February 28, 2018
In today’s threat landscape, it isn’t a question of if you’ll experience an incident, but when. When a security incident strikes, you’ll need a well-prepared staff and with a battle-tested plan. A mature incident response plan keeps everyone on the same page. View our incident response webinar to learn how you can quickly contain the impact of a breach, resolve an incident, and get back to business as quickly as possible.
Devesh Panchwagh, deltarisk.com, February 22, 2018
Last week, Delta Risk hosted a webinar on the topic of “Data Breach Survival Tactics: Building Incident Response Actionable Response Plans.” Delta Risk Solutions Expert, Stephanie Ewing, and Managing Consultant, Ryan Clancy, were the presenters for this live broadcast (view the on-demand version). In response to the poll questions, “Do you have an incident response plan,” and “How often do you test your plan,” more than half the audience (56 percent) confirmed that they do indeed have an incident response plan, and 43 percent of those people test their plan annually. Conversely, 14 percent of poll responders revealed that they don’t test their plan.
Zeljka Zorz, helpnetsecurity.com, February 23, 2018
Training employees to spot phishing emails, messages and phone calls can’t be done just once or once a year if the organization wants to see click rates decrease. For one thing, employees come and go (and change roles) with regularity. Secondly, threats change over time. Thirdly, knowledge and practices that aren’t regularly reinforced will be lost. And, finally, awareness isn’t the same as knowledge.
Steve Zurier, darkreading.com, February 21, 2018
More than 60% of CEOs believe malware is the biggest threat to their organization, but just one-third of CISOs, CIOs, and CTOs agree. It’s just one data point in a new study by identity management company Centrify that shows a major disconnect on this and many other security issues between CEOs and their technical officers (TOs), which include CIOs, CTOs and CISOs. CEOs and TOs also diverged on whether they knew if their organization had experienced a breach.
Zeljka Zorz, helpnetsecurity.com, February 21, 2018
Amazon Web Services (AWS) has announced that all customers can now freely check whether their S3 buckets are leaking stored data. “Previously available only to Business and Enterprise support customers, [the S3 bucket permissions check] identifies S3 buckets that are publicly accessible due to ACLs or policies that allow read/write access for any user,” the cloud computing giant noted.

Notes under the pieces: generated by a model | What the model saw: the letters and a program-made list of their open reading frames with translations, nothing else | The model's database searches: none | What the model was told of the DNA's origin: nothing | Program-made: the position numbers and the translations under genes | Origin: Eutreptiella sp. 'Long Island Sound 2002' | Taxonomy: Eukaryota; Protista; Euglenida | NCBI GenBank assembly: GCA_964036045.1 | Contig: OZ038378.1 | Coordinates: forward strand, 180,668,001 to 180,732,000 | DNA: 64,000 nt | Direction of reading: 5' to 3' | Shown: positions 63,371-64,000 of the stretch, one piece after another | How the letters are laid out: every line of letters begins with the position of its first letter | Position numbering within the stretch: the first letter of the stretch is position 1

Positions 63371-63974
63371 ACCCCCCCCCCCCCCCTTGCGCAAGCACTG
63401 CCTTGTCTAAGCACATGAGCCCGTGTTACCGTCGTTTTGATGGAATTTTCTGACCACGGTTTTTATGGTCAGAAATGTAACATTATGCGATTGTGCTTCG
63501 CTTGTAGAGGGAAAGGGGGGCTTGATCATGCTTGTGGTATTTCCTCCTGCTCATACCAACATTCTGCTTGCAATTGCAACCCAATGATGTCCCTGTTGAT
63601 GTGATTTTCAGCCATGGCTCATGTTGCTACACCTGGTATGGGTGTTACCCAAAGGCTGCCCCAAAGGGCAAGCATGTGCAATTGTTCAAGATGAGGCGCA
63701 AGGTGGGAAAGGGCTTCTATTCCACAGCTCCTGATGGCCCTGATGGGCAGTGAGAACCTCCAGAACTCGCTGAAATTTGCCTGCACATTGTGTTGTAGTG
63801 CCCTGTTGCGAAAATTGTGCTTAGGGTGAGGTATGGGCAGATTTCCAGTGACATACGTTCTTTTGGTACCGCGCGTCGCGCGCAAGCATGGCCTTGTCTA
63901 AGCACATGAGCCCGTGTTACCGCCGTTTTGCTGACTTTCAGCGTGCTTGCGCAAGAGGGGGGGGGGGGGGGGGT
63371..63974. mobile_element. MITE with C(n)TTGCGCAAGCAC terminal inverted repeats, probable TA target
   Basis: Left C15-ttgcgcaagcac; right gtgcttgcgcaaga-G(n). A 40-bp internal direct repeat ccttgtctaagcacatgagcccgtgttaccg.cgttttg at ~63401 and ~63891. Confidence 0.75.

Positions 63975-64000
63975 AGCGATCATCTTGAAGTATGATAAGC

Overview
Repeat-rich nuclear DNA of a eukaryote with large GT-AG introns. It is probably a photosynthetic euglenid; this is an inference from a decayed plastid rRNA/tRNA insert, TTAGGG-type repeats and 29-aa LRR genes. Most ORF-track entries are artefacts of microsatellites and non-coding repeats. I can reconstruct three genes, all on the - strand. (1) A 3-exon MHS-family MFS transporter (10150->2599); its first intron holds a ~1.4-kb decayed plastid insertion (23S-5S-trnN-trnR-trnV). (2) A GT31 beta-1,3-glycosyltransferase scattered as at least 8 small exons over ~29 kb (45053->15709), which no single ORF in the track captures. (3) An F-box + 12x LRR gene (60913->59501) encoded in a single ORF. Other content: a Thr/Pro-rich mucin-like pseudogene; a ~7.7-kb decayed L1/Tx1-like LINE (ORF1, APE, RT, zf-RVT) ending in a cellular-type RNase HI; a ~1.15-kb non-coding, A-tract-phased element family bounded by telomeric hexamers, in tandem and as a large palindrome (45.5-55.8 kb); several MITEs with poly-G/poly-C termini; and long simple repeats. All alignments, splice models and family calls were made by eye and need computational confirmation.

Catherine Shu, techcrunch.com, February 21, 2018
The U.S. Securities and Exchange Commission issued new guidance calling on public companies to be more forthcoming when disclosing cybersecurity risks, even before a breach or attack happens. The statement, which expands on previous guidance issued in 2011, also warns that corporate insiders must not trade shares when they have information about cybersecurity issues that isn’t public yet. While the commission’s five members voted unanimously to approve the guidance, both of its Democratic commissioners said it needs to take more action (the SEC as a group is non-partisan, with no more than three out of its five commissioners allowed to belong to the same party).
Inside Big Data Editorial Team, insidebigdata.com, February 26, 2018
Ultimately data science is enabling the cyber-security sector to move from assumption to facts. For the last decade the cybersecurity sector has been driven by FUD concerns – fear, uncertainty and doubt. Spend on cybersecurity was justified by the rationale that ‘if we don’t have XYZ widget then you only have yourselves to blame when bad stuff happens.” And the bad stuff is only increasing.
Matt McLaughlin, biztechmagazine.com, February 26, 2018
In decades past, chief executives in many organizations considered cybersecurity a secondary issue. As billions in costs piled up in recent years, along with blaring news headlines of massive data breaches and the ouster of top executives from global brands, security took on a new level of importance, becoming a top priority for many organizations. But even that may not be enough.
Enterprise Innovation Editors, enterpriseinnovation.net, February 26, 2018
Malware sophistication is increasing as adversaries begin to weaponize cloud services and evade detection through encryption, used as a tool to conceal command-and-control activity. To reduce adversaries’ time to operate, security professionals said they will increasingly leverage and spend more on tools that use AI and machine learning, according to the 11th Cisco 2018 Annual Cybersecurity Report (ACR). Findings from the Report show 39% of organizations are reliant on automation, 34% are reliant on machine learning, and 32% are highly reliant on AI in their battle against threats and potential threats.
Waqas Amir, hackread.com, February 23, 2018
Dark Web is a strange place where one can conduct all sorts of illegal activities including selling illegal drugs, weapons, social security numbers, documents and stolen data. Recently, the social engineering experts at breach notification website Hacked-DB discovered a massive trove of data containing login credentials of millions of users on the dark web.